- Correctly classify transfusion reactions and give appropriate treatment recommendations.
- Choose appropriate cross-matching methods for various patients (e.g., electronic, immediate spin, and antiglobulin).
- Recognize and appropriately refer serological evaluations that are beyond the scope of a hospital-based transfusion service/blood bank.
- Correctly choose (or recommend) the appropriate blood product for patients with special needs.
- Triage and screen requests for blood components appropriately during inventory shortages.
- Demonstrate the ability to perform blood utilization reviews.
- Perform a donor interview and exam.
- Evaluate and perform initial management of whole blood and apheresis donor reactions.
- Write physician orders for peripheral blood hematopoietic stem cell collections and therapeutic apheresis procedures.
- Appropriately manage reactions that occur during peripheral blood hematopoietic stem cell collections or therapeutic apheresis procedures.
- Acquire a fund of knowledge necessary to function as an independent practitioner in the field of transfusion medicine. We follow the CP curriculum proposed by the ACLPS, for details, please see: Curriculum Content and Evaluation of Resident Competency in Clinical Pathology (Laboratory Medicine): A Proposal. Clinical Chemistry52:6 (2006)
- Demonstrate understanding of and ability to interpret major regulations and guidelines that are applicable to collection, processing, storage, and release of blood and other cellular therapeutic products.
Practice-Based Learning and Improvement:
- Demonstrate the ability to develop new policies and procedures or change existing policies and procedures based on a review of the literature or issuance of new guidelines by regulatory agencies.
Interpersonal and Communication Skills:
- Demonstrate the ability to discuss the process of therapeutic apheresis and transfusion reactions with patients, and/or family members where appropriate; answer their questions; and obtain informed consent. Residents should show compassion and patience to patients and their families.
- Develop or improve communication skills in the course of carrying out their clinical responsibilities as first-line consultants for the transfusion service, by communicating with other physicians in multiple specialty areas, with technical staff members in the transfusion service, with apheresis nurses, and with other caregivers.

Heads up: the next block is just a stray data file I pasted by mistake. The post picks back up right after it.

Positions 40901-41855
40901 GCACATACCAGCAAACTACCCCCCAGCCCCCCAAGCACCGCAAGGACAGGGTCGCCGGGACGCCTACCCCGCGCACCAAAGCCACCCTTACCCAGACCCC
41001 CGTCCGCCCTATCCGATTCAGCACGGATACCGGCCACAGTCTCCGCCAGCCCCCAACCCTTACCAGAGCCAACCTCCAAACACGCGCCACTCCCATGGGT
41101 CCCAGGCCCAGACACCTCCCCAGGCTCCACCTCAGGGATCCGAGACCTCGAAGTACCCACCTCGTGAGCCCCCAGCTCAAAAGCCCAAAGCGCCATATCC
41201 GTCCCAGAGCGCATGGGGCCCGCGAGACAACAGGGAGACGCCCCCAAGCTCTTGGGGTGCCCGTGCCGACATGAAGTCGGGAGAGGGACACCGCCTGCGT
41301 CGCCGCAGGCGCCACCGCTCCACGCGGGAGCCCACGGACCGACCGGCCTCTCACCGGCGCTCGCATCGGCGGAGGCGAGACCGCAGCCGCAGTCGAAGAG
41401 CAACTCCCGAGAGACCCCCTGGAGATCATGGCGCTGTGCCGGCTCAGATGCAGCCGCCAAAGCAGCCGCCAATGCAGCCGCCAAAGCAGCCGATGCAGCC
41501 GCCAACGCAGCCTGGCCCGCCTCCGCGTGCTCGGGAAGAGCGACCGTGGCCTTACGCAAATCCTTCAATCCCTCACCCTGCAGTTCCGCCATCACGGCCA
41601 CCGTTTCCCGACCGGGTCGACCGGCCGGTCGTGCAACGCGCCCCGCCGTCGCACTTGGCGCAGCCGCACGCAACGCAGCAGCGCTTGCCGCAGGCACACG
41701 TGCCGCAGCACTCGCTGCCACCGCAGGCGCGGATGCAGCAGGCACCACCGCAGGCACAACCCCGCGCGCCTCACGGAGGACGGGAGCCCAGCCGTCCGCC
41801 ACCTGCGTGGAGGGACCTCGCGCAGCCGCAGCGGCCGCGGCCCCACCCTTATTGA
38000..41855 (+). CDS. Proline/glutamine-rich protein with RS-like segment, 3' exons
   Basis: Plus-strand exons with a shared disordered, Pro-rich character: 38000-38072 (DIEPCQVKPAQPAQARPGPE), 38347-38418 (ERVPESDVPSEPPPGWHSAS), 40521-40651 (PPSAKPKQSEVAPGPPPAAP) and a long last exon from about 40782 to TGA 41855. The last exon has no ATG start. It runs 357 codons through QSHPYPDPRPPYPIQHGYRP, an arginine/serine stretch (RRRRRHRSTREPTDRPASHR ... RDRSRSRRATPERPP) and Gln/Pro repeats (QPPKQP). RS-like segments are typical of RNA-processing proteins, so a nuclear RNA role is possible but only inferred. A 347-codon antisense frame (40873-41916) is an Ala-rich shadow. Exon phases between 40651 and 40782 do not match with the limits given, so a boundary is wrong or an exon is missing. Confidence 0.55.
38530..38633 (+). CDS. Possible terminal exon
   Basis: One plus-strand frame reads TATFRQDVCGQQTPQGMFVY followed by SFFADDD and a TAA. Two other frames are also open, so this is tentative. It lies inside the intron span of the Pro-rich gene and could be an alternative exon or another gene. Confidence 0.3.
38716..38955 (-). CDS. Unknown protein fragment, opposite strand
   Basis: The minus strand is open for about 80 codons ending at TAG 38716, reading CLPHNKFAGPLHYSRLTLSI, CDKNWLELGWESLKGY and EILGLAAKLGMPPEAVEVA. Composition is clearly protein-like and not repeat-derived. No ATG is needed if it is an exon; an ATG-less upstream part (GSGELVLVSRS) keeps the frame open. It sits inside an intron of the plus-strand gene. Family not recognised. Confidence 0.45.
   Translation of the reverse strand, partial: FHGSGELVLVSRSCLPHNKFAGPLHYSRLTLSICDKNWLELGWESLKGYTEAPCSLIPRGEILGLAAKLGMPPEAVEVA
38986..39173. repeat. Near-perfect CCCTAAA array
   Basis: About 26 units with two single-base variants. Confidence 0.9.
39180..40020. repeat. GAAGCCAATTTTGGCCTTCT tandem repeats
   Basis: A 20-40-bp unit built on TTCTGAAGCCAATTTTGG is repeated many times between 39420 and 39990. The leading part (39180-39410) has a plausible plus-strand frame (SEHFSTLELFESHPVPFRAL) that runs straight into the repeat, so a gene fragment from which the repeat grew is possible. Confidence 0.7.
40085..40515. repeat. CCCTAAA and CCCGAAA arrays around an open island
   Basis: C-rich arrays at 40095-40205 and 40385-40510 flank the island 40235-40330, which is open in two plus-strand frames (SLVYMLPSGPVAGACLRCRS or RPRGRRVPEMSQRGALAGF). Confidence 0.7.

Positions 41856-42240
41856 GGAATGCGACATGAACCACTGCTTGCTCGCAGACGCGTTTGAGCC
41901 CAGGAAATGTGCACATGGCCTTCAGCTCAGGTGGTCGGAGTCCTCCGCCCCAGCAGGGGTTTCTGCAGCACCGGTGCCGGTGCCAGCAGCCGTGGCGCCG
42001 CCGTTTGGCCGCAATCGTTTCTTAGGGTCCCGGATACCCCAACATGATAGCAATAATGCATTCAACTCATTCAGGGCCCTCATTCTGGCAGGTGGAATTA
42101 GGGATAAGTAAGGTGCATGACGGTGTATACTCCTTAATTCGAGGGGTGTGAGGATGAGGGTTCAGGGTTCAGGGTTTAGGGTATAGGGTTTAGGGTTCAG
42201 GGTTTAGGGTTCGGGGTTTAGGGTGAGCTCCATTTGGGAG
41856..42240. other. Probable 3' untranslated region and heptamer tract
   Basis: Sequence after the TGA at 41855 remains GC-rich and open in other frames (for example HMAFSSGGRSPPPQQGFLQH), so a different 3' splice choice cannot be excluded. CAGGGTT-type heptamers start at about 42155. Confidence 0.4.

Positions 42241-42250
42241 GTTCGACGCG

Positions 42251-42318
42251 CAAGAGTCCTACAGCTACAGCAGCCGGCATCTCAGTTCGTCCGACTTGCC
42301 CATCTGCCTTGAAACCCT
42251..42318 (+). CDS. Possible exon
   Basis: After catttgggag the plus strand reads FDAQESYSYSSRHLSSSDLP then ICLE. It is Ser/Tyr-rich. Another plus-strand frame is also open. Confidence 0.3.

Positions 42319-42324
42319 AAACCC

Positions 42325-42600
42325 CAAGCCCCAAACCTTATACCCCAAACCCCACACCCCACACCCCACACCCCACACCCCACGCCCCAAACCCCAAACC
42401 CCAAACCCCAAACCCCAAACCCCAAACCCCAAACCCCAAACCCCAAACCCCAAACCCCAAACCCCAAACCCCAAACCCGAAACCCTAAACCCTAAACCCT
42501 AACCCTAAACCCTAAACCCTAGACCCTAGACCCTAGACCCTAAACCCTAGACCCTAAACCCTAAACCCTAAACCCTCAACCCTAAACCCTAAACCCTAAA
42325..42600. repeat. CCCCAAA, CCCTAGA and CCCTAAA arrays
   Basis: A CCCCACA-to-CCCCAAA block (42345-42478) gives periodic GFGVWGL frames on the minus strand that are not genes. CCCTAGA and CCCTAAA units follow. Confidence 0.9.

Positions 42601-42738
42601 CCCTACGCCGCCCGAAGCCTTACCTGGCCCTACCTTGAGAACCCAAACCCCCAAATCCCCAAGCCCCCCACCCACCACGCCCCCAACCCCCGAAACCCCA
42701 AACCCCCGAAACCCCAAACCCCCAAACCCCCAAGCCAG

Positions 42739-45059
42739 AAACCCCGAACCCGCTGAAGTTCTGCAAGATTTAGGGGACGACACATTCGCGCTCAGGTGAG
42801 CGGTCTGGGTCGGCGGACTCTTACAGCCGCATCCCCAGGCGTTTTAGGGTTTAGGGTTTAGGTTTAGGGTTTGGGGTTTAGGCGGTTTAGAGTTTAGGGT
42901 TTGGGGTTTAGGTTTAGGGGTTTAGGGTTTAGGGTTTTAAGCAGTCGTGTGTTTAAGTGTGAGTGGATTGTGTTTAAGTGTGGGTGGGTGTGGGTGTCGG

- Learn how to communicate efficiently, coherently, and understandably
- Learn how to organize and present complex information
- Demonstrate compassion: be understanding and respectful of patients, their families, and the staff and physicians caring for them.
- Interact with others without discriminating on the basis of religious, ethnic, sexual, or educational differences.
- Demonstrate positive work habits, including punctuality, dependability, and professional appearance.
- Demonstrate a responsiveness to the needs of patients and society that supersedes self-interest.
- Demonstrate principles of confidentiality with all information transmitted both during and outside of a patient encounter.
- Demonstrate knowledge of regulatory issues pertaining to the use of human subjects in research.
- Demonstrate a commitment to excellence and ongoing professional development.
- Demonstrate interpersonal skills in functioning as a member of a multidisciplinary healthcare team
- Gain an appreciation regarding the impact of transfusion medicine on the totality of health care; the role that transfusion services play in patient care in a wide range of medical specialties.
- Gain a perspective on how the local provision of transfusion services depends on regional and even national cooperative efforts to obtain and assure the availability of an adequate blood supply.